Seattle A woman who spent eight days trapped in a wrecked vehicle has severe injuries, but her brain function is normal and she can move her arms and legs, her physician said Friday.
Tanya Rider, 33, was found alive but dehydrated at the bottom of a steep ravine in suburban Maple Valley on Thursday, more than a week after she failed to return home from work. After being cut out of her SUV by rescuers, she was taken to Seattle's Harborview Medical Center, where she was in critical condition.
Dr. Lisa McIntyre said during a hospital news conference Friday that while Rider was doing better, she's "not out of the woods yet." McIntyre said Rider's kidneys failed because of toxins from a muscle injury in the crash and dehydration. She was sedated, on a ventilator and being treated with intravenous fluids.
Rider broke her collar bone and dislocated her shoulder in the accident and has pressure sores from the days of being held by the seat belt, probably upside down, the doctor said. Her caregivers were not yet sure of the extent of a leg injury but McIntyre said they were hopeful it would not have to be amputated.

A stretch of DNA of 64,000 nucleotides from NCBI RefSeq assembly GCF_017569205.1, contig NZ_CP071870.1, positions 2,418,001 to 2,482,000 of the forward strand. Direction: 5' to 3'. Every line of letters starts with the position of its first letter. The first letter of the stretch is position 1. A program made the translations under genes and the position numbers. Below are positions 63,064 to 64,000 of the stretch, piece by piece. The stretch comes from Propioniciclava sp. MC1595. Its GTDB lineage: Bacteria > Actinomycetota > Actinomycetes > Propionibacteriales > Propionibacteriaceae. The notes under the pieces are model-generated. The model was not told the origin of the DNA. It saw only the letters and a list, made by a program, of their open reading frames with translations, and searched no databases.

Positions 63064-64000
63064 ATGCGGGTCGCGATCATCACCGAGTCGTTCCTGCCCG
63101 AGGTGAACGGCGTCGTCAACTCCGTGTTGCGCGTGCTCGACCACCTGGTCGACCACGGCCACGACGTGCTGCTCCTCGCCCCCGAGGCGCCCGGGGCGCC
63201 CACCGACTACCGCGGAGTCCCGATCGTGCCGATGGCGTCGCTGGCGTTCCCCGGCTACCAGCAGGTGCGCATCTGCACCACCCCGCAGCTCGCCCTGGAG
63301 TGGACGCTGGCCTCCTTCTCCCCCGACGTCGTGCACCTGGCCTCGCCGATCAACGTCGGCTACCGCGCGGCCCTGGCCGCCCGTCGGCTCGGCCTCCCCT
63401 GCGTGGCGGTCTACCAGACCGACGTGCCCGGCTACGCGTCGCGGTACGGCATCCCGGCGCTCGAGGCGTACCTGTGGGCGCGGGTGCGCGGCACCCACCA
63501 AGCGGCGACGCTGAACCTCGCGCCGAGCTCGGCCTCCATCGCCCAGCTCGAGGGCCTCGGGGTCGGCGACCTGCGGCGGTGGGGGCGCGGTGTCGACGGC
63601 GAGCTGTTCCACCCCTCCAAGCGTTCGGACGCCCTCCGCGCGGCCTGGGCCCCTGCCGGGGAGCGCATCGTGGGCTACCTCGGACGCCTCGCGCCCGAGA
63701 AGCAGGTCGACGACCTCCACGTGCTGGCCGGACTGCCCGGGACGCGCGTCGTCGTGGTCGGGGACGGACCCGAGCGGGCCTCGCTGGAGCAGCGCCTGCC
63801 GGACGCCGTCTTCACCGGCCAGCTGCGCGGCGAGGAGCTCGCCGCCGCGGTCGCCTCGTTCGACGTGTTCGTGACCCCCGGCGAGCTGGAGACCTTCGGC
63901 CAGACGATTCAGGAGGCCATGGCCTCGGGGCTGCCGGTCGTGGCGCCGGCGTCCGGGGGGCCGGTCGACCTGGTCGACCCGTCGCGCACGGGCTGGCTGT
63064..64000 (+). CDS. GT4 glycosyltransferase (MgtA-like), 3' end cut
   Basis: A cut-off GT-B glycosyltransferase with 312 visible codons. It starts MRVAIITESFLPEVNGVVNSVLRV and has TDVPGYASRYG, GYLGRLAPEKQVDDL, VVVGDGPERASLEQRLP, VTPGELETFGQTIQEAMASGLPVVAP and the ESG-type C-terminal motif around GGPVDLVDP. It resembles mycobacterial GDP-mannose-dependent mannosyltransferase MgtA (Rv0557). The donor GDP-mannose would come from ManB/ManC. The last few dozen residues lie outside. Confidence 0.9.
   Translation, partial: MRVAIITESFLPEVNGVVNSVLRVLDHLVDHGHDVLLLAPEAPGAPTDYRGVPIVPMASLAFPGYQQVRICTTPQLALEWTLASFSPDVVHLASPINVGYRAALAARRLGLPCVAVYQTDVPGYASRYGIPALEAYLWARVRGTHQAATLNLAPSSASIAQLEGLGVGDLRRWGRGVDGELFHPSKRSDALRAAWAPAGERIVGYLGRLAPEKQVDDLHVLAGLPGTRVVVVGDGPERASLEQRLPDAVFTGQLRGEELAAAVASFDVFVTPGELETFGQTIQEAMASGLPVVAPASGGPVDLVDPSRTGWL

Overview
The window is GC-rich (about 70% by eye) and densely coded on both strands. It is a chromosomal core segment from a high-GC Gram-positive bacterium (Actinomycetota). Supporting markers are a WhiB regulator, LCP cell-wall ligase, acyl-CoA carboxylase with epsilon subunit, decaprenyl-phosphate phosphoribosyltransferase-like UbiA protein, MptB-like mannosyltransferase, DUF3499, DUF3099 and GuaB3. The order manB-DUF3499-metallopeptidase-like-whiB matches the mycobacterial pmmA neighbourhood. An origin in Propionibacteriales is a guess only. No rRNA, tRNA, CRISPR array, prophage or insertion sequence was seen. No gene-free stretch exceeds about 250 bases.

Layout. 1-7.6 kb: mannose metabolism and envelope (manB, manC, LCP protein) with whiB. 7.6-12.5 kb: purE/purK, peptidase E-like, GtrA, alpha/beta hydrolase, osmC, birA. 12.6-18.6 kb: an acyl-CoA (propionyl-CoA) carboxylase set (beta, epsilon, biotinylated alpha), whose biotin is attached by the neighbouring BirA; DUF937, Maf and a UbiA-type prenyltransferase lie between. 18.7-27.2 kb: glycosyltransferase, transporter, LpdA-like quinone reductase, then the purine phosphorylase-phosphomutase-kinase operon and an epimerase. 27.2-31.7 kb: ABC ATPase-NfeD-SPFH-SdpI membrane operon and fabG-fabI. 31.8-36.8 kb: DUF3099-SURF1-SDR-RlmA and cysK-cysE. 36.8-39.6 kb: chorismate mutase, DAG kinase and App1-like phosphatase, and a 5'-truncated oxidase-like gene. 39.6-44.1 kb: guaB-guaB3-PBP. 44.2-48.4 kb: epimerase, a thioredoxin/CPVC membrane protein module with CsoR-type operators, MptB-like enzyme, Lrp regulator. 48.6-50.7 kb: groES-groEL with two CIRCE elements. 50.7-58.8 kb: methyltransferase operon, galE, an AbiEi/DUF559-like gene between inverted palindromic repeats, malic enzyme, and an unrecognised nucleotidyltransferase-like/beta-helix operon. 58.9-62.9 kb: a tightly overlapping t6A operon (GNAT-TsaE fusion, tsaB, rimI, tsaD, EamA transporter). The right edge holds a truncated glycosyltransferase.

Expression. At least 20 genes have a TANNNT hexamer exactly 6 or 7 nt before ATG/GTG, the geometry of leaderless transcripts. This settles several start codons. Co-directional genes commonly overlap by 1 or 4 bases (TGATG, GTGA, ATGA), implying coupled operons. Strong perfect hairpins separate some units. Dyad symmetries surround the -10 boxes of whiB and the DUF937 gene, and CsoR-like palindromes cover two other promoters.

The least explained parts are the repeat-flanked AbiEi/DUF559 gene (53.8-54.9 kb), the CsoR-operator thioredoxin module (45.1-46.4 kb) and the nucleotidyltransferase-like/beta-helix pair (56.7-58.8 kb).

She said Rider was probably alive because she was young and healthy and was wearing a seat belt.
"She's a fighter, obviously," said Rider's husband, Tom. "She fought to stay alive in the car and she's fighting now."
Tom Rider said he was frustrated by the red tape he had to fight to get authorities to launch a search for his wife more than a week after she disappeared.
"Any policy that restricts officers from saving a life is a wrong policy," he said. "No one else should have to go through what she went through."
Authorities said they followed procedure in the case.
"It's not that we didn't take him seriously," Deputy Rodney C. Chinnick said. "We don't take every missing person report on adults. ... If we did, we'd be doing nothing but going after missing person reports."